Aggressively boring, but the rhythm starts to cast a spell. Good characters, good acting. I like the pacing, the way the story skips forward in time. It's kinda crazy how mundane the pseudo-intellectual ruminations re: The Age of Information were. No interesting observations, no particularly boneheaded ones either. The scene where Leonard tackles Selena onto the bed was really cute.
I was more absorbed than I expected watching Assayas's playful arthouse offering. I doubt a more entertaining film can be made about e-publishing than this (i loved the literate script that is full of his usual preoccupations with technology, consumerism ect.) and appreciated how these issues commented on the casual infidelities which reflect our cinematic inheritance of the overly romantic French New Wave members.
Great cast with a decent script and good performances that attempts to mirror the struggle for an authorial voice with the need to feel relevant in a constantly changing world. It's by no means a new topic for the publishing world but thematically it can also be seen as an examination of traditional French lifestyle traits such as taking on a lover. 3.5 stars
Assayas continues examining the borders of fiction and real life. This time it’s art imitating life, or perhaps: art abducting life. There’s lots of talk about autofiction, the role of literature, publishing industry, digitalisation. Much talk in general, and drinking wine. Revenge is mentioned yet never carried out during the film (later perhaps yes). It’s the very, very discreet charm of the literary bourgeoisie.
Assayas is bourgeois (something one enters his films knowing) and I think while this film makes that more apparent than some of his other films, it is still a very strong, if flawed, character piece with some interesting editing choices that give the sensation of whiplash and un-comfortableness.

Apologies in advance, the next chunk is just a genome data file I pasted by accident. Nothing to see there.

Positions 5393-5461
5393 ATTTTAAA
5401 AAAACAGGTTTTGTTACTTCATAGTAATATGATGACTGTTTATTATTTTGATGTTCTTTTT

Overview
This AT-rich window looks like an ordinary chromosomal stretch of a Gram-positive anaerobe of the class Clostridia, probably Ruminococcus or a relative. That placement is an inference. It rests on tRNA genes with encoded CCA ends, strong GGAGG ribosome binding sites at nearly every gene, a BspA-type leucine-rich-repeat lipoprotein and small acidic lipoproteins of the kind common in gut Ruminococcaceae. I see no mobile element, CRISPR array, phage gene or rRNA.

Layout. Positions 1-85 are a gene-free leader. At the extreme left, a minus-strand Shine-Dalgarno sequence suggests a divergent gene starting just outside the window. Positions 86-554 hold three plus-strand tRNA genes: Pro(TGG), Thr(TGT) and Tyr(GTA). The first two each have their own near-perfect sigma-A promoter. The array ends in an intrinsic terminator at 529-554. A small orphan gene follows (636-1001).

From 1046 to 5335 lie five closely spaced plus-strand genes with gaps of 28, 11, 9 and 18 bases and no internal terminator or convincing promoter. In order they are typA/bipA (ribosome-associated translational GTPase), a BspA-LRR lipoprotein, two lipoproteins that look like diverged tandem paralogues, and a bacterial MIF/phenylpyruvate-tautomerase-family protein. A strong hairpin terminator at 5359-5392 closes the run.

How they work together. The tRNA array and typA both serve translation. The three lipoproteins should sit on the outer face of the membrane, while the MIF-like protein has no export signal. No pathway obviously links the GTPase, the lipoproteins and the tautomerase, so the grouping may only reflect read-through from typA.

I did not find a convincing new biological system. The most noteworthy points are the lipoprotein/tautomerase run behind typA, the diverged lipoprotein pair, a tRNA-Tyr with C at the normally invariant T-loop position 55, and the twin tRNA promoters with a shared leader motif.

Noticeable step down for Assayas after the one-two punch of Sils Maria/Personal Shopper. The characters are cyphers, representing viewpoints on a variety of complex topics such as political honesty, the rise of new media, e-books vs print, writing ethics. These are rich, heady debates even if it is more panel than drama. To liven up matters, most of the characters are having affairs because this is a French comedy.
Alors peut-être que je suis passée à coté de quelque chose ou que je n'ai aucun second degré mais je ne m'attendais pas à autant de snobisme au cinéma. Ce film "réaliste - bobo parisiens" s'affirme dans un discours d'élitisme culturel assuré qui, personnellement, m'a mise en colère. Mais bon, peut être dois-je envisagé un second visionnage pour mieux comprendre les intentions du réalisateur ???
Il veut faire du second degrés, mais ça passe vraiment difficilement. C'est tellement bavard qu'on dirait que c'est un exposé, plus qu'un essai ou une satire. Le film reste trop théorique. La réflexion sur l'auto-fiction est chiante et pas très intéressante. Norah Hamzayi est d'une sincérité très très troublante !
An amusing, if somewhat tone-deaf film. There are several ideologies and musings at play, but never a compelling through line to thematically stringing them together. Most problematically, Assayas isn’t offering a unique POV. His ideas about the publishing world and printing have been deconstructed to exhaustion. Non-Fiction feels like Woody Allen-lite with a french twist.
[More like 4.5] Really entertaining typical 'french comedy' by Assayas, who manages to fit into the movie topics about the digital revolution whose implications are hard to fully grasp even today: by balancing between the light clashes that follow the character's choices, and the heavy-weight topics of what in the world is changing or not - with a deep analysis of both sides, and cinephile references all over.